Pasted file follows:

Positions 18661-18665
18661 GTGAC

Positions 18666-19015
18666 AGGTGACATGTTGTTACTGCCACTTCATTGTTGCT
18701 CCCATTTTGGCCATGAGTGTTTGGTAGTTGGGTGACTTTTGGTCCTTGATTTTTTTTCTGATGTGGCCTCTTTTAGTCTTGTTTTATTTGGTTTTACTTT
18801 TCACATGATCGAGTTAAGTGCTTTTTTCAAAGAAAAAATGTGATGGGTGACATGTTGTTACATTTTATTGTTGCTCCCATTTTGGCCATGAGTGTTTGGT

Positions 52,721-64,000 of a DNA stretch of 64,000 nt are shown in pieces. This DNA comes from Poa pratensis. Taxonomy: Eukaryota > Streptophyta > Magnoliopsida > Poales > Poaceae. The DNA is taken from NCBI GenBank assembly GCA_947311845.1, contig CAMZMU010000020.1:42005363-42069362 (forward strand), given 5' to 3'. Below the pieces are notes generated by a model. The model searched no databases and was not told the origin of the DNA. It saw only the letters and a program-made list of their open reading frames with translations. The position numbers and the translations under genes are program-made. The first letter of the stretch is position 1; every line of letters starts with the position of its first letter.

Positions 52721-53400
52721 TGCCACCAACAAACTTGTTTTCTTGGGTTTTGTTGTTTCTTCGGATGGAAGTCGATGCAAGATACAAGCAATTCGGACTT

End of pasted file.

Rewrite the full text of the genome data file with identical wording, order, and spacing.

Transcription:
Positions 18661-18665
18661 GTGAC

Positions 18666-19015
18666 AGGTGACATGTTGTTACTGCCACTTCATTGTTGCT
18701 CCCATTTTGGCCATGAGTGTTTGGTAGTTGGGTGACTTTTGGTCCTTGATTTTTTTTCTGATGTGGCCTCTTTTAGTCTTGTTTTATTTGGTTTTACTTT
18801 TCACATGATCGAGTTAAGTGCTTTTTTCAAAGAAAAAATGTGATGGGTGACATGTTGTTACATTTTATTGTTGCTCCCATTTTGGCCATGAGTGTTTGGT

Positions 52,721-64,000 of a DNA stretch of 64,000 nt are shown in pieces. This DNA comes from Poa pratensis. Taxonomy: Eukaryota > Streptophyta > Magnoliopsida > Poales > Poaceae. The DNA is taken from NCBI GenBank assembly GCA_947311845.1, contig CAMZMU010000020.1:42005363-42069362 (forward strand), given 5' to 3'. Below the pieces are notes generated by a model. The model searched no databases and was not told the origin of the DNA. It saw only the letters and a program-made list of their open reading frames with translations. The position numbers and the translations under genes are program-made. The first letter of the stretch is position 1; every line of letters starts with the position of its first letter.

Positions 52721-53400
52721 TGCCACCAACAAACTTGTTTTCTTGGGTTTTGTTGTTTCTTCGGATGGAAGTCGATGCAAGATACAAGCAATTCGGACTT